An Astronomers group headed by David Jewitt, a UCLA Professor, has recognized a “special comet” 1.5 billion miles away from sun. To date, no comet traveling toward the sun has been observed at such a distance.
The orbit of comet K2, which has been traveling for millions of years from its home in the frigid outer reaches of the solar system and is currently beyond Saturn’s orbit. Credit: NASA, ESA and A. Field/STScI
According to Jewitt, the finding will allow Astronomers to observe the developing activity of a comet across an exceptional range of distances.
C/2017 K2 (PANSTARRS), or K2 in short, is at present positioned beyond Saturn’s orbit. It has been moving for millions of years from its origin in the freezing outer stretches of the solar system, where the temperature is nearly 440° below 0 °F. The comet was captured on camera by NASA’s Hubble Space Telescope, and the observations of the team have been published in the Astrophysical Journal Letters.
The orbit of K2 shows that it has traveled from the Oort Cloud, a huge spherical region perceived to include hundreds of billions of comets.
K2 has been moderately warmed by the faraway sun, and has started to form a fuzzy dust cloud with a width of 80,000 miles, known as coma. The dust cloud includes a small, solid nucleus made of dust and frozen gas. The recent surveys portray the early indications of activity observed till date from a comet approaching the planetary zone of our solar system for the first time, such as K2.
Because K2 is so far from the sun and so cold, water ice there is frozen like a rock, and we know for sure that the activity—all of the fuzzy stuff making it look like a comet—is not produced by the evaporation of water ice, as it is in other comets.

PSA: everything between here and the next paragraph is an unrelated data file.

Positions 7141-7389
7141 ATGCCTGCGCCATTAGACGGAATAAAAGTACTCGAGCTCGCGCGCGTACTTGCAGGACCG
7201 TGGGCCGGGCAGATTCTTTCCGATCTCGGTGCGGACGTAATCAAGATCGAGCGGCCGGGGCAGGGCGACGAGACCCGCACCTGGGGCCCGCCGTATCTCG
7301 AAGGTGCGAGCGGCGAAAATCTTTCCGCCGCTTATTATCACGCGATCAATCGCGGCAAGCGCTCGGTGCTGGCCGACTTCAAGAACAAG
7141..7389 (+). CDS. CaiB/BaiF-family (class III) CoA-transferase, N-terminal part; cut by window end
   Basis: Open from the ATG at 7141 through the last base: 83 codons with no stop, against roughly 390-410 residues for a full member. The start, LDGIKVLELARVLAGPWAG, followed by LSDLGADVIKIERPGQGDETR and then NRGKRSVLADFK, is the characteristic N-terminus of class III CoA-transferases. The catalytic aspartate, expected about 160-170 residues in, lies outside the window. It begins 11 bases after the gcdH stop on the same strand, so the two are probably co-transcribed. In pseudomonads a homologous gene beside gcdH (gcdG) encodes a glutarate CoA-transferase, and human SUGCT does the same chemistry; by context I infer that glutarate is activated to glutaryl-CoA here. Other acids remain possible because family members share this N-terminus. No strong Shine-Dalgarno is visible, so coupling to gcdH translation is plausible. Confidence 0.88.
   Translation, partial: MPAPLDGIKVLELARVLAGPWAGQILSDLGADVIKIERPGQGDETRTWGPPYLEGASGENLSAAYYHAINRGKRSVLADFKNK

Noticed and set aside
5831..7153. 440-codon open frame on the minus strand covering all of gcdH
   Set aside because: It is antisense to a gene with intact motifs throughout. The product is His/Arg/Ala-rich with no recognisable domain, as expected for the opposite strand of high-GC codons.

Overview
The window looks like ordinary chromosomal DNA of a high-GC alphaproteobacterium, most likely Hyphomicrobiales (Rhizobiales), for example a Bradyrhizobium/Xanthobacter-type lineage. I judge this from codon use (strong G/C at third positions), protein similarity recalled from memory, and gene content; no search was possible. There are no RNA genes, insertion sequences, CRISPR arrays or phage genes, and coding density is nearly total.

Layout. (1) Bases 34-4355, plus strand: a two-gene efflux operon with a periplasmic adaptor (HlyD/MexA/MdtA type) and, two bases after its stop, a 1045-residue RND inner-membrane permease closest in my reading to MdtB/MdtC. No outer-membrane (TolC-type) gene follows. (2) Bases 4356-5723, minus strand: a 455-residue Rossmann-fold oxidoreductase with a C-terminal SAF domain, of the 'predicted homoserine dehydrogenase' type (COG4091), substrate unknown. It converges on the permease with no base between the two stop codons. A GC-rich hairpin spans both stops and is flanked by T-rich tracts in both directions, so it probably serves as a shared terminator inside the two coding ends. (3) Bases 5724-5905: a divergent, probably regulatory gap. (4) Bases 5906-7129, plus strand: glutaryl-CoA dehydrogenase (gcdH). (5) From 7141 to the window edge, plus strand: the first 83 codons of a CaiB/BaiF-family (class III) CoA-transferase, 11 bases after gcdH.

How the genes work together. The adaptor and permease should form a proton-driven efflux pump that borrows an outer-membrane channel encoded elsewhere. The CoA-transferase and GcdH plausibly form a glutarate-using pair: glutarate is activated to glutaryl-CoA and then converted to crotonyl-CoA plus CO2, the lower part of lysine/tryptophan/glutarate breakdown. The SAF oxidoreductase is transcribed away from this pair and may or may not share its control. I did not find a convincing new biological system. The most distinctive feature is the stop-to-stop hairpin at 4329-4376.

Professor David Jewitt, Planetary Science and Astronomy, UCLA
He further stated that the comet gets more warmed when it gets nearer to sun.
According to Jewitt, the Hubble’s observations of the coma of K2 indicate that sunlight heats frozen volatile gases (e.g. carbon monoxide, nitrogen, oxygen and carbon dioxide) covering frigid surface of the comet, and also that the coma is formed when the icy volatiles are lifted off from the comet and release dust.
I think these volatiles are spread all through K2,” stated Jewitt. “ But the volatiles on the surface are the ones that absorb the heat from the sun, so, in a sense, the comet is shedding its outer skin.”
According to Jewitt, a majority of comets are observed much closer to the sun (i.e. closer to Jupiter’s orbit); therefore, the volatile gases on the surface of the comet are already “baked off” when the Astronomers view them. “
That’s why I think K2 is the most primitive comet we’ve seen.”
Astronomers discovered K2 in May by adopting the Panoramic Survey Telescope and Rapid Response System (Pan-STARRS), a survey telescope positioned in Hawaii, a survey project of NASA’s Near-Earth Object Observations Program. Jewitt obtained a closer view of the comet in June by using Hubble’s Wide Field Camera 3, enabling him to ascertain the width of the coma and allowed him to roughly calculate the size of the nucleus (which is less than 12 miles), even when the diameter of the coma is nearly 10 times the diameter of Earth.
Once the Astronomers observed K2 in the Hubble images, they were aware of the fact that the comet and its fuzzy coma were in fact photographed earlier, in 2013 by Hawaii’s Canada–France–Hawaii Telescope (CFHT). UCLA Graduate Student Man-To Hui recognized K2 in data acquired from the CFHT while analyzing images in a Canadian archive. However, it was could be barely viewed that it was not observed upon initially analyzing the photos.
A fascinating feature noticed in Hubble’s K2 images was the non-existence of a “tail,” which is a trademark aspect of comets. The Astronomers noted in their paper that this denotes that particles baked off from the comet are so huge that they are not swept back to form a tail due to the radiation pressure from the sun.
It should become more and more active as it nears the sun and presumably will form a tail.
Professor David Jewitt , Planetary S cience and A stronomy, UCLA
The comet will reach very close to the sun in the year 2022 when it passes just farther from the orbit of Mars.